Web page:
DVD : The State of Ohio - Breaking Down the Tax Shift in the Budget
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The state marked its 50th executions since it started resuming executions in 1999, and with more executions scheduled, the state is working on what to do when its supply of a key drug used in lethal injection runs out. Records show Ohio's state government payroll fell to less than $3 billion in 2012 - a 3% drop from the previous year. And thousands of die-hard gamblers and curious locals poured into a new casino in downtown Cincinnati this week.

Gov. John Kasich's budget included an element of tax reform that caught some by surprise - a cut in the state sales tax, but an expansion of that tax onto dozens services that currently aren't taxed, such as tickets, hair styling, digital downloads and cable TV. The governor's office claims that the tax cut amounts to $1.4 billion, but a study shows people earning over $335,000 will save $10,000 with the income tax cut, but the people at the other end of the scale could pay $63 more in increased sales taxes. The Ohio Association of Realtors opposed the budget this week, while the pro-union, pro-Democratic group One Ohio Now said the sales tax expansion was okay under certain circumstances. And two groups that are unlikely to concur on many issues are this week agreeing that that they don't like much about this budget plan. Wendy Patton is with Policy Matters Ohio, the liberal-leaning think tank that did the study. And Seth Morgan is a Republican former state representative from the Dayton area and is now with the conservative group Americans for Prosperity.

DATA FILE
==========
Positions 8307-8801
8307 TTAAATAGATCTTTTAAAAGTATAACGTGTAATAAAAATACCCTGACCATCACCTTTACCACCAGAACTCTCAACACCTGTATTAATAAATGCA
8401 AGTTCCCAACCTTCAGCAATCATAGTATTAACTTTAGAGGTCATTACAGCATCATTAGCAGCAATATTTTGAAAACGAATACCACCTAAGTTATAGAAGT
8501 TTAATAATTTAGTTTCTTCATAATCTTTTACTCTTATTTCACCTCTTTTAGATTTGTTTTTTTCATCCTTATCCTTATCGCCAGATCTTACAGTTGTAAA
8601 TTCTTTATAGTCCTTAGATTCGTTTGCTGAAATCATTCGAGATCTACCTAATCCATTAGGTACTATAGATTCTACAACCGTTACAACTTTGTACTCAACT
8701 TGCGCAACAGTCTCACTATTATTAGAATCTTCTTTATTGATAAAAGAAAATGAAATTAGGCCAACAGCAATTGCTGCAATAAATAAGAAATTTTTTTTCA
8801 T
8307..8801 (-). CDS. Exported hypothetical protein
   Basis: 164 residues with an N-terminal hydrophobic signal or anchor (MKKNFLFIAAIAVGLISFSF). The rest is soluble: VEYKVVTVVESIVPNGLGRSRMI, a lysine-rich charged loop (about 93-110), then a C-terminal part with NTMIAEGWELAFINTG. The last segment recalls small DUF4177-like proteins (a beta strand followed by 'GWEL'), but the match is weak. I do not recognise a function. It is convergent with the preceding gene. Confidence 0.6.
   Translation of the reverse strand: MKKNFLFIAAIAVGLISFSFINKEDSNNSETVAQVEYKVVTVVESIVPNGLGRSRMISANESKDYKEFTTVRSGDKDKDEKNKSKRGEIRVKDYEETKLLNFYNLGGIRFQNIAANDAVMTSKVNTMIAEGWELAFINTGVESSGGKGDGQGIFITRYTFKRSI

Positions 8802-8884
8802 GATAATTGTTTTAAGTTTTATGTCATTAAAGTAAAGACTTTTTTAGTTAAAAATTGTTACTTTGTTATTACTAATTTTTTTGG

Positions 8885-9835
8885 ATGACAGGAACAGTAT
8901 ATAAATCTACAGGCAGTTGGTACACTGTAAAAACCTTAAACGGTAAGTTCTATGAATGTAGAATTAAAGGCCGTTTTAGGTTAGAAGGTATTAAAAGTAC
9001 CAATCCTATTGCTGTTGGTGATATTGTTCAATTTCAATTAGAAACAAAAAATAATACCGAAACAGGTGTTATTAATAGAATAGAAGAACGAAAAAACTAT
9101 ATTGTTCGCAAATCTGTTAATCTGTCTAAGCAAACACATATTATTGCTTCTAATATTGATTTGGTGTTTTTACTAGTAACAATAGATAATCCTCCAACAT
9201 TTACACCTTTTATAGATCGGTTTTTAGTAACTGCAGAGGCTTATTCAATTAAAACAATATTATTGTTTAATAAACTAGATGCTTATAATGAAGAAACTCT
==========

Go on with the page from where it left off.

March 8, 2013